China’s Indian Ocean ports on two continents have been dubbed its ‘String of Pearls’. It says the ports protect important shipping lanes, not only for Chinese vessels, but protection suggests militarisation. India feels threatened by Beijing’s investments, fearing it could be surrounded by Chinese-run ports, and is particularly worried at reports that China wanted to build a naval base in the Maldives archipelago off south-western India – a plan now thwarted by last year’s change of government in the Maldives.

FAST TRACK: A train on the railway linking Djibouti Port with the Ethiopian capital
FAST TRACK: A train on the railway linking Djibouti Port with the Ethiopian capital

China is also developing infrastructure in small island nations in the Pacific and Caribbean, though Australia put its foot down when Beijing seemed to be making plans for a naval base on the Pacific island republic of Vanuatu.

This provision of deepwater portsto poor countries can be compared with the United States’ Marshall Plan of aid for Europe after the Second World War and contemporary bilateral aid or ‘neighbourhood’ policy projects like those funded by the European Union. However, critics believe Beijing is engaged in what has been dubbed ‘debt-trap’ diplomacy or ‘debt colonialism’, aimed at creating what once were known as tributary states – countries that owe a debt to the dominant regional power.

Sri Lanka and Pakistan are already heavily in debt to China and the US-based Center for Global Development has identified seven other countries, most of them in Asia, which are at risk of defaulting on their loan repayments.

A Chinese submarine has been seen visiting Hambantota

Another view is that such projects benefit China most. Apart from the obvious merit of opening an import-export ‘back door’, China-watchers say port building has enabled China to use its overproduction of cement and steel, secured contracts for Chinese firms and provided jobs for hundreds of thousands of Chinese workers. It may also help secure access to important mineral and other resources and win new markets for Chinese goods.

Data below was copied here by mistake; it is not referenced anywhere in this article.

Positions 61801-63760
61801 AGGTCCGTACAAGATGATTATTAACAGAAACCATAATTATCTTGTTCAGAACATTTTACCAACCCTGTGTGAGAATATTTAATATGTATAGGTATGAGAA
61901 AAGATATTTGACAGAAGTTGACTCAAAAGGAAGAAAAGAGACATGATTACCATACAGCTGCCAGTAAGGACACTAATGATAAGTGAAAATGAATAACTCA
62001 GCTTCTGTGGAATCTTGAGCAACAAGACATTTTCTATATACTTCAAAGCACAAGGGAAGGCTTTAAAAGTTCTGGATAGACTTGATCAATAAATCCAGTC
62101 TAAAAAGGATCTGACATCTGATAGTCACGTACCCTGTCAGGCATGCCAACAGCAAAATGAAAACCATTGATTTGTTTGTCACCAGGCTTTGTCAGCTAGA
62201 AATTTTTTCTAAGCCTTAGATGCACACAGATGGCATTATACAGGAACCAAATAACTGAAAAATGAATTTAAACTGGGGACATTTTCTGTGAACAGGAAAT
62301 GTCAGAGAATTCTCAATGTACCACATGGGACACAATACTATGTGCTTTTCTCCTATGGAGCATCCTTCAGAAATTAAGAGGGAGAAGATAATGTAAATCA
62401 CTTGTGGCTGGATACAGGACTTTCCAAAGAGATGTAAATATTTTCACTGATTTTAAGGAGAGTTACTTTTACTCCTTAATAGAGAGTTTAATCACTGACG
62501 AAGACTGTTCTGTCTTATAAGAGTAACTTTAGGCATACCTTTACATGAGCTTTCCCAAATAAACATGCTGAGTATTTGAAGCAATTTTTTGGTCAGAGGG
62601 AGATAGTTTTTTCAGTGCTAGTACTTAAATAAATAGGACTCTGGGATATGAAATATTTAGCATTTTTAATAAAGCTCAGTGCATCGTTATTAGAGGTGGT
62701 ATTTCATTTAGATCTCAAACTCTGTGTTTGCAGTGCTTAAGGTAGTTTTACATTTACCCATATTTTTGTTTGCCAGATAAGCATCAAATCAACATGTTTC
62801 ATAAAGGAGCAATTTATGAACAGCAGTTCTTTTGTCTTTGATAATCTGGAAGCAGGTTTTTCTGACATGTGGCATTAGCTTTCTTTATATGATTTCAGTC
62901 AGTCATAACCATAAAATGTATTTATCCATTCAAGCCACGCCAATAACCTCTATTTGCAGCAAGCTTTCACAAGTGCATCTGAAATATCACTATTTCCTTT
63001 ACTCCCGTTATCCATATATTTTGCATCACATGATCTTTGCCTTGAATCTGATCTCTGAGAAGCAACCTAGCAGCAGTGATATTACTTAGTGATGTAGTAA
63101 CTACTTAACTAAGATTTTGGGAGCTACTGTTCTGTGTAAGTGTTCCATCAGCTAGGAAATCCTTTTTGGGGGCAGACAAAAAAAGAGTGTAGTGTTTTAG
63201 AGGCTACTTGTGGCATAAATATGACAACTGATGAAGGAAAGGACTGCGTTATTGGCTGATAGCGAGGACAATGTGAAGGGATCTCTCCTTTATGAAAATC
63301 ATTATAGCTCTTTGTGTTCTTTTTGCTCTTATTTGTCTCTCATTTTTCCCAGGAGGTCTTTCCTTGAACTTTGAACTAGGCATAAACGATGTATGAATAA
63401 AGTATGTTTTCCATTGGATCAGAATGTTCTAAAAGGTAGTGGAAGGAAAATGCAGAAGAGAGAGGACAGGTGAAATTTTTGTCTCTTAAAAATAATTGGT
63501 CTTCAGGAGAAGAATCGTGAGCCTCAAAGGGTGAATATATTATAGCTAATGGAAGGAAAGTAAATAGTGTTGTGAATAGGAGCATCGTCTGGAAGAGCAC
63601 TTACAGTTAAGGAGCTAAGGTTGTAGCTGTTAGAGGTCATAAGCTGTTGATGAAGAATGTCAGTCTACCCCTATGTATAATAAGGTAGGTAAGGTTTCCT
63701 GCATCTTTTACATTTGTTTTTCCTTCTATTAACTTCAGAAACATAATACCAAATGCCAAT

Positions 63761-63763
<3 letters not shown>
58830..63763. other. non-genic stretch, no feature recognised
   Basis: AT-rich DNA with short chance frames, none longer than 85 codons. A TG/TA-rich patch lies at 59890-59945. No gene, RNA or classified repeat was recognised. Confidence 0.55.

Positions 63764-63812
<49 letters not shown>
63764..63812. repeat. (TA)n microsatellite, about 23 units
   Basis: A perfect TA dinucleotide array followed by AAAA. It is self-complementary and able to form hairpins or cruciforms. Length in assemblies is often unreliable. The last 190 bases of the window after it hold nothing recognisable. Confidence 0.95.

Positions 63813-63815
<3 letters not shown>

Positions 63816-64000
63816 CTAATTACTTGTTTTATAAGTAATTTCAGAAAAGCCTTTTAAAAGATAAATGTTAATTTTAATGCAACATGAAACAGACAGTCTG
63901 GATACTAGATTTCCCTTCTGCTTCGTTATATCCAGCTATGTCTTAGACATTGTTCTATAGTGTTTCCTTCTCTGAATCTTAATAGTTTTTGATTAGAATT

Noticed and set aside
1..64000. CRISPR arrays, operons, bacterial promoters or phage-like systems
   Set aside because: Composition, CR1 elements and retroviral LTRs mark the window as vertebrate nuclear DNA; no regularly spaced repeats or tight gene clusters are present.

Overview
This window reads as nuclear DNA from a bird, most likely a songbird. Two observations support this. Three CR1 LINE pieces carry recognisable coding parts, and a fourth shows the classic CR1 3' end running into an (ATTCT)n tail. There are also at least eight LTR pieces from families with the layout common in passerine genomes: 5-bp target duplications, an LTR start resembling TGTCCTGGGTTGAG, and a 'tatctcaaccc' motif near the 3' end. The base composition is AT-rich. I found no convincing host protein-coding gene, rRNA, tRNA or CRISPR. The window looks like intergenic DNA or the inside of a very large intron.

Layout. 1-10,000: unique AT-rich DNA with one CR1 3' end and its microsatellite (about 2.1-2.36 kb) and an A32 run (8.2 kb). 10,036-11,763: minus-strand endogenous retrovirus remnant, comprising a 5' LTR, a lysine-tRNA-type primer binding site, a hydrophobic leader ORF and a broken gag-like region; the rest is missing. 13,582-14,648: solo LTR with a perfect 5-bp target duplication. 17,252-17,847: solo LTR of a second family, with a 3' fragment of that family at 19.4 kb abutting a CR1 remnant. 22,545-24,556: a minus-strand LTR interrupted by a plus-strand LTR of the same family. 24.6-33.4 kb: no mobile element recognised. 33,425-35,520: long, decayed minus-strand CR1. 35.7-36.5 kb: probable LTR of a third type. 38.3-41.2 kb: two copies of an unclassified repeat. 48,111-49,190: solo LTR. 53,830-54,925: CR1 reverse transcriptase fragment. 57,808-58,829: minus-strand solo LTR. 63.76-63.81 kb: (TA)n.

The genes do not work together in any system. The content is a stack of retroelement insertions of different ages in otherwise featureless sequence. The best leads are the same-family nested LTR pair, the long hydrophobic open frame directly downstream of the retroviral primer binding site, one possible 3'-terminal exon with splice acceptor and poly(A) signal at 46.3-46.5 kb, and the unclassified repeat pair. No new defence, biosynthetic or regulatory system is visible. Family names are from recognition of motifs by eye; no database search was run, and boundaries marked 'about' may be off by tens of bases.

India worries that China’s investment in ports is changing the balance of power in the Indian Ocean. The base at Djibouti is said to be needed to refuel Chinese naval vessels while a Chinese submarine has been seen visiting Hambantota. Recalling Anglo-Russian rivalry for Central Asia in the 19th century, observers say China’s maritime investment is part of a new ‘Great Game’.Another 19th century comparison questions whether China intends to ‘rule the waves’ as Britannia once did.

Last year China’s President Xi spoke of making his nation‘a great global power’ by 2050,adopting a maritime metaphor: ‘Let the gigantic Chinese ship loaded with the great dream of the 1.3 billion Chinese people continue to cut choppy waters but triumphantly sail towards a hope-filled tomorrow.’

If it is confirmed that China plans a second overseas base (after Djibouti) in northern Afghanistan– ‘to promote peace in that country’ – and that another may follow at Jiwani near Gwadar in Pakistan, to protect its investment there,it is likely to become the dominant power in the region long before the middle of this century.


Nicholas Nugent writes about Asian trade routes, old and new